Birth: Part two of four

I was told that I would be in for a full day of monitoring, and most likely not in my room, but downstairs in the labor ward. I had not been allowed to eat anything since midnight of the previous night, but Em told me I could have some tea with lots of sugar in it.

The nice doctor came in to see me, and said it was indeed strange that my water had broke, and that it was better than yesterday now that I was dilated, but still not perfect.

So, after my tea, I was shown down to the salle de travail that I had visited during  the hospital’s preparation class. The midwife who had followed me during my pregnancy, Mar, was down there. I was as glad to see her as I had been to see the Irish midwife, and told her so. We’d had a joke during my last prenatal visit, where she commented that my French was very good, and I had joked that the real test of my French skills would come during birth, where I would see if I continued in French or switched to English.

She administered a gel which was supposed to help dilate the cervix, and strapped the monitor on. I had brought my iPod, my cell phone to call your papa even though technically they were prohibited in the salle de travail (but oh my was I glad to have it,) and my knitting  project, which were your booties. The monitoring lasted two hours, during which I napped, knitted, and listened to music.

Your papa arrived during the monitoring and kept me company. Once the two hours were up, I was permitted to go back to my room for an hour before the next round of monitoring. I asked the midwife if I could eat something. She said I should ask Em, but that it wasn’t a good idea to eat a lot. I was still thinking in my mind about these terrible maternity hospitals who don’t let their patients eat. ( I would shortly find out that there is in fact a good reason for it).

We went up to the room, and I ate a sandwich that we bought in the machine. One of the nurses scolded me, saying I shouldn’t have eaten it, and brought me an omelette instead. I still am not sure why an omelette was ok but not a sandwich, but whatever.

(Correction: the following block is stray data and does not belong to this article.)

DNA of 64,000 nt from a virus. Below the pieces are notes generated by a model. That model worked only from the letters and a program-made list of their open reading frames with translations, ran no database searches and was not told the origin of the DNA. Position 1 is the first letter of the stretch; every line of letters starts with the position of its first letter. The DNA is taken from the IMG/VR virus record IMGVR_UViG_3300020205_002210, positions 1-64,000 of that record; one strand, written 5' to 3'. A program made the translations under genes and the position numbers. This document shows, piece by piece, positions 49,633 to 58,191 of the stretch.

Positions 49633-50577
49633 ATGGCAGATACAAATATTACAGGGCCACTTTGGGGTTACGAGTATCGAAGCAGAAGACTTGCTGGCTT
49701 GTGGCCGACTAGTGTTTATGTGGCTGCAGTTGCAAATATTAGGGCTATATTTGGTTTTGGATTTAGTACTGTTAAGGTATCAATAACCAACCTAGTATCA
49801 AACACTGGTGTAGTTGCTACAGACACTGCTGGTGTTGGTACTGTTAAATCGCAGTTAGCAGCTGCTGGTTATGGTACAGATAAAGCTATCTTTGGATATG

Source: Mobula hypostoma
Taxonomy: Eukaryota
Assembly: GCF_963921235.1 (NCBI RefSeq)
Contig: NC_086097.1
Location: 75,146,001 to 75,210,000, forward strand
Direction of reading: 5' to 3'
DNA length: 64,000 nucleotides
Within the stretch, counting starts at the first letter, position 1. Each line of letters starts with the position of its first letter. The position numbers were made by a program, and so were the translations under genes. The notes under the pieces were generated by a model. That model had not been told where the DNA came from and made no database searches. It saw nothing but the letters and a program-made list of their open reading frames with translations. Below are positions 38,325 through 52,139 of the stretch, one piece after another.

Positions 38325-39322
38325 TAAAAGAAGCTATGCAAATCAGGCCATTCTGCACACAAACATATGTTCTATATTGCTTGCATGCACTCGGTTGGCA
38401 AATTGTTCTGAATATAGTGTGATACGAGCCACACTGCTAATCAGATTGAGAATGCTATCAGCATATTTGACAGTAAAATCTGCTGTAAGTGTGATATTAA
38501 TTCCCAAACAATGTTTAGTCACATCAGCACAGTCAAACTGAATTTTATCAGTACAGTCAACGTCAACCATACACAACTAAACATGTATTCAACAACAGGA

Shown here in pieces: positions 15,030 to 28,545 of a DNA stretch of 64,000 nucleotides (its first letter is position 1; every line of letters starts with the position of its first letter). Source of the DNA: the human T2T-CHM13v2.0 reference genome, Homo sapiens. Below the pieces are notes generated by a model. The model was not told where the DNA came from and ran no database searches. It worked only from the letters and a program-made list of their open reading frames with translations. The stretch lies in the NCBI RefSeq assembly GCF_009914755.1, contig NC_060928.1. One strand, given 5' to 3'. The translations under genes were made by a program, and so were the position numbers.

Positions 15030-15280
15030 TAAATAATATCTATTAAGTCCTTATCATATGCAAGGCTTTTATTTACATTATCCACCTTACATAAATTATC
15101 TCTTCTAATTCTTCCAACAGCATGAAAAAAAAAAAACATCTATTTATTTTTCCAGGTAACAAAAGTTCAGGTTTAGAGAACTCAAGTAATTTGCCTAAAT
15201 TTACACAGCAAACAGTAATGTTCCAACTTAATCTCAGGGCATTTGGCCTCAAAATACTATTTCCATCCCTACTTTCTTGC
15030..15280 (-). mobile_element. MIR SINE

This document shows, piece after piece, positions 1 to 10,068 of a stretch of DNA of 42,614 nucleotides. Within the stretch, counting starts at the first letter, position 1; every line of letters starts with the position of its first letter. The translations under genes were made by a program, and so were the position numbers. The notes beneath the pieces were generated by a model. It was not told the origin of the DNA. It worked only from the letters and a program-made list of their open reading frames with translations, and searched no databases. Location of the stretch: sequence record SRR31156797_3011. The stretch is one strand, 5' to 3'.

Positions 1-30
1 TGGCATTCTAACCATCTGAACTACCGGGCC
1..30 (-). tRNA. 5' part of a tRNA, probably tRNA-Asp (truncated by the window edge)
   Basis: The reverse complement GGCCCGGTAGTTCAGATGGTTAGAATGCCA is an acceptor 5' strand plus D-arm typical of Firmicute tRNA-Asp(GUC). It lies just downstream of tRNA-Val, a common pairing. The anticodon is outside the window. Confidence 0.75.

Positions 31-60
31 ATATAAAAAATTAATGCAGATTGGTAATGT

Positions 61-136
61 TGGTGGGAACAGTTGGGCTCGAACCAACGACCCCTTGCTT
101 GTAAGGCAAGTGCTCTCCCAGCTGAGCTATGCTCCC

I had purchased some labor tea which contained, among other things, raspberry leaf, but I wasn’t sure, because of potential contractions, if I could drink it. Your papa suggested I ask Em, which I did, and she responded it was “pas contraindique’, no problem. She seemed to be more earthy than the other midwives, and more into traditional midwifery techniques, as she had commented on my birthing ball and seemed pleased that I was drinking raspberry leaf tea.

Almost as soon, it seemed, as I arrived, it was time to go back down for more monitoring. Meanwhile, they had arranged to move me to a different room on a different part of the floor. Your papa said he would move my stuff, then go back home to rest up for tomorrow.  I hadn’t started any contractions yet, or gone into labor, and so we were still thinking tomorrow would be the big day.

Anotehr two hours of monitoring, by now it was about six. I asked once again if I could eat something. They had brought me an omelette and some vegetables, and Em said that I could eat half the omelette and some vegetables.

For the next hour, I sat on the birthing ball, rocking back and forth, and ate half the omelette, drank some more tea, listened to music. Then I decided to stand up to go to the bathroom, and suddenly, the question I had been pondering since getting pregnant, hell, since way, way before that even, was answered.

The question was, what does a labor contraction feel like?

And the answer was: oh wow, you mean it hurts THAT MUCH??

I nearly doubled over in the pain. Em came in what seemed like very shortly after I stood up, to take me down to the room for more monitoring. I told her I thought I might have to call my husband to come after all. She told me to take my phone (so glad I did!) and we could see.

She was ending her shift, and I was sad to see her go. She led me down to the salle, and I joked with her about how I’d always wondered what labor contractions felt like.

Mar came in, checked my dilation, strapped on the monitor, and at my request filled my hot water bottle for me. I asked her how long it was going to be, and she said we were “tout au debut”.  And then, she left me, all alone, to weather the pain.

What can I tell you about the pain of contractions, son.

It was like surfing the big waves out at San Onofre State Beach down in San Clemente, in southern California. You would see the wave far out to sea, start to pull up. It gained momentum over the course of fifteen seconds or so. It got bigger and bigger, and then suddenly you were on top of it, up there for a few seconds, and then it started to diminish and roll back out to sea. Then you would wait for the next one. Not, of course, that I’ve ever been surfing to date, but I’ve been to enough big surfing spots up and down the California coast to know what it’s about.